Christopher Todd Morrison, P.C.
Affordable Bankruptcy
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Houston Bankruptcy Blog

Supreme Court ruling seen as victory for debt buyers

Texas residents likely know that creditors generally cannot sue for the collection of debts once the statute of limitations has expired. However, courts have been divided as to whether or not filing a claim on a stale debt as part of a bankruptcy violates the Fair Debt Collection Practices Act. In May 2017, the Supreme Court ruled that it did not, reversing an 11th Circuit ruling.

The Supreme Court said that making a bankruptcy claim on expired debt was not false or misleading. This was because the obligation was still a claim when referring to bankruptcy law. The case began in 2014 when the debtor filed for Chapter 13 bankruptcy. A collection agency filed a claim on an unpaid credit card balance of $1,879.71. However, since the last transaction on the card had been made 10 years prior to the filing, it was beyond the applicable statute of limitations on credit card debt.

Tips to reestablish a positive credit history after bankruptcy

Texas residents may know that a bankruptcy will stay on their credit report for either seven or 10 years. However, it may be possible for people to start rebuilding their credit right away. The first step is to create a budget that makes paying bills on time a top priority. A timely payment history makes up 35 percent of an individual's FICO credit score.

Another effective way for an individual to rebuild credit after a bankruptcy is to obtain a free credit report. Everyone is entitled to a free copy of their report from each of the three major bureaus per year. Individuals should go over their report to check for errors or to see if debts that have been discharged are erroneously listed as late or outstanding. If there are errors, it is a good idea to contact the lender linked to the error or to file a complaint with the credit bureau.

Should I file for Chapter 13 bankruptcy?

People often think that their only option to get relief from debt is to file for Chapter 7 bankruptcy and have all or most of the debt discharged. However, before you resolve yourself to this solution, keep in mind that there are other forms of bankruptcy, including Chapter 13.

In this post, we will examine two critical factors in determining whether this type of bankruptcy may be a good option for you to consider: your debt and your ability to repay it.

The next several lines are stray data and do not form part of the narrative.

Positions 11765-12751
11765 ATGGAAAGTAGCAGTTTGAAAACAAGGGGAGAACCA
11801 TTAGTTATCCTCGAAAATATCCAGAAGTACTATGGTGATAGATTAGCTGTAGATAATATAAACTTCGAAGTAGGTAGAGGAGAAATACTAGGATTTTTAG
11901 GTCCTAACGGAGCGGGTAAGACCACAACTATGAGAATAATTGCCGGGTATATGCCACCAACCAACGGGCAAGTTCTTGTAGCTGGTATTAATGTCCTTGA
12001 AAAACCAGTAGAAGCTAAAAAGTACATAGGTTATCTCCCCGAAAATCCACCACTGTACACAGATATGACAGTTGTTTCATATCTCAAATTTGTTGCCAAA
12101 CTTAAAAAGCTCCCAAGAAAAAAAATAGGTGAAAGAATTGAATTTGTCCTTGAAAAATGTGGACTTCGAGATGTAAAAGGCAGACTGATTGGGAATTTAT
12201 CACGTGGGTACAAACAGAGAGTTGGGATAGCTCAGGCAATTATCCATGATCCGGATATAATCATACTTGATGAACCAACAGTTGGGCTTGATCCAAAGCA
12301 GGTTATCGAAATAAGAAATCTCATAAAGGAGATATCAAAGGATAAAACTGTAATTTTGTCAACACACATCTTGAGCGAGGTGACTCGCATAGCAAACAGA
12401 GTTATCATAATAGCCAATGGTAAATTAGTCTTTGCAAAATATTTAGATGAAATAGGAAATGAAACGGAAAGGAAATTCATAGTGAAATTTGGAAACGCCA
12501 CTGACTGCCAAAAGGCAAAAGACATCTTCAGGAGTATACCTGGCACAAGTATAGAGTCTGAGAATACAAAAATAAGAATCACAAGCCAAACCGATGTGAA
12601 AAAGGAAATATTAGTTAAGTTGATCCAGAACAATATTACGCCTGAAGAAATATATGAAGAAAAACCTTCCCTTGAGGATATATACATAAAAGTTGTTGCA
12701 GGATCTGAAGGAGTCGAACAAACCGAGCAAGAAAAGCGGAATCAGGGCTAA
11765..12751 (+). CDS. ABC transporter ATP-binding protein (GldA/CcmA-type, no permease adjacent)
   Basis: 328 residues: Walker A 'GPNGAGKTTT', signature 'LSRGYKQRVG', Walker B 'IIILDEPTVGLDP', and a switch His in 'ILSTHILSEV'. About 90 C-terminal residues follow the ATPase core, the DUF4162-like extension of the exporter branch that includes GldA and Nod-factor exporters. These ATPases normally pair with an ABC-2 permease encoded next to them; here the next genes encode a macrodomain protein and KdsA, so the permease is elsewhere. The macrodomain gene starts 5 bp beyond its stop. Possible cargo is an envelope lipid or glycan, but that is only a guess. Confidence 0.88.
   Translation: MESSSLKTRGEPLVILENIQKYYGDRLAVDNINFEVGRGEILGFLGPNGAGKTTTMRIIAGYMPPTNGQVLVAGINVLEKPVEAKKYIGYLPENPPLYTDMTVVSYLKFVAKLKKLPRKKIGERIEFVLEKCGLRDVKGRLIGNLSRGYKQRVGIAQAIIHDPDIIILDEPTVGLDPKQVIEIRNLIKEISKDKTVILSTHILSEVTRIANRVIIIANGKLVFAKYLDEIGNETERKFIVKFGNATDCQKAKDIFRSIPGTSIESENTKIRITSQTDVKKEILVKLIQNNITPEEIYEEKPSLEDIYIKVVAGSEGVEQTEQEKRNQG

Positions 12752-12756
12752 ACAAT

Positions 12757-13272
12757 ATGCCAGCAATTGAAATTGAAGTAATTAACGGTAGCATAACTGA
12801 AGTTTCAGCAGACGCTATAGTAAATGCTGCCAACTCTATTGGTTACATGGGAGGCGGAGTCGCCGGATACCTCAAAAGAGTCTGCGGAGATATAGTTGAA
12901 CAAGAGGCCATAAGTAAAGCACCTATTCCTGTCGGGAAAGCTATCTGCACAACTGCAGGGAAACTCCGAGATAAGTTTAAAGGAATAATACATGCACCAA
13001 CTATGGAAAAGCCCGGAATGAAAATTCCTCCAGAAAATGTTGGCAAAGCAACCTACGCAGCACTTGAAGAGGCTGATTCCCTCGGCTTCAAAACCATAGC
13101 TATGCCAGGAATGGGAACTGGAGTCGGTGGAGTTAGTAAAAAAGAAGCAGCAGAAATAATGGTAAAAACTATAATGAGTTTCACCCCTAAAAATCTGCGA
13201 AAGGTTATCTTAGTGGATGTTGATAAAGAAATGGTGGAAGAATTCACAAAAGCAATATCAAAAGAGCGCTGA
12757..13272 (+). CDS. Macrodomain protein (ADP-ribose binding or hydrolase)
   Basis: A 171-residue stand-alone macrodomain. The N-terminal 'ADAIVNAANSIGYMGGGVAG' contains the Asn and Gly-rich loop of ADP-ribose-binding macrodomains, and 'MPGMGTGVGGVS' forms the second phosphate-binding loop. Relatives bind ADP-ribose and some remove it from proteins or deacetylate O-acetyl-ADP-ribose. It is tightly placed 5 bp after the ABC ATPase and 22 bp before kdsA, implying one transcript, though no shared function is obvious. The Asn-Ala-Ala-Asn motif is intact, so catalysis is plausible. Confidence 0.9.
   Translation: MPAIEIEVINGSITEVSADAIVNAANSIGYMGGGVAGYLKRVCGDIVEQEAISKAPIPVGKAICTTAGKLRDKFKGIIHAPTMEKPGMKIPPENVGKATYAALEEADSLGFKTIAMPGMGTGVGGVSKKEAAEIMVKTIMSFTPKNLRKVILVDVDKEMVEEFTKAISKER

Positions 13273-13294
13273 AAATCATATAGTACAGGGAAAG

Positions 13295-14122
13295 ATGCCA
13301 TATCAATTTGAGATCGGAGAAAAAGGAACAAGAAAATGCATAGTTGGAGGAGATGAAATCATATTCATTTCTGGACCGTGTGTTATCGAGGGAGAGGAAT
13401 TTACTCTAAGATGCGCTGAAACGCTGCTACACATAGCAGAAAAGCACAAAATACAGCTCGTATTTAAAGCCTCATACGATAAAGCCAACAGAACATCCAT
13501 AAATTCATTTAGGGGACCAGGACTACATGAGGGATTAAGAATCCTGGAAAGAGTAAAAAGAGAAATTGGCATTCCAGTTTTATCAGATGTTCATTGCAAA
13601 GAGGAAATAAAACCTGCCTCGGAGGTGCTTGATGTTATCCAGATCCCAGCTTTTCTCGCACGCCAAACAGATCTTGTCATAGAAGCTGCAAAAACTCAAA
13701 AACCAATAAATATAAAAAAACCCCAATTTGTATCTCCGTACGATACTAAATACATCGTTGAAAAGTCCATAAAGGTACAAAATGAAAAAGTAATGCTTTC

Know your options if you are being harassed by creditors

Being in debt is an incredibly stressful situation. You can be worried about losing your home, having your utilities shut off and being in debt forever. On top of this, you may also be struggling with job loss or difficulty finding a job, medical care and other situations that often contribute to debt.

The last thing anyone in this situation needs it to be harassed by creditors. Sadly, many people are targeted and mistreated by collections agents who cross the line when attempting to collect a payment. If you are dealing with creditor harassment, there are a few important things you should know.

What exactly is chapter 7 bankruptcy?

There are many things in life that can cause a person stress, but there are few things in modern life that can create consistent and oppressive stress like financial troubles. Whether it is caused by medical debts due to a sudden health concern, the loss of a job or many other factors, significant amounts of debt and the issues that accompany it can strain every aspect of a person’s life.

Fortunately for many people, there are ways to deal with their debts in a constructive way. Although it should never be the first option, declaring chapter 7 bankruptcy can provide people with relief from calls and harassment from debt collectors, foreclosures, etc. However, it is important to understand what chapter 7 bankruptcy really entails.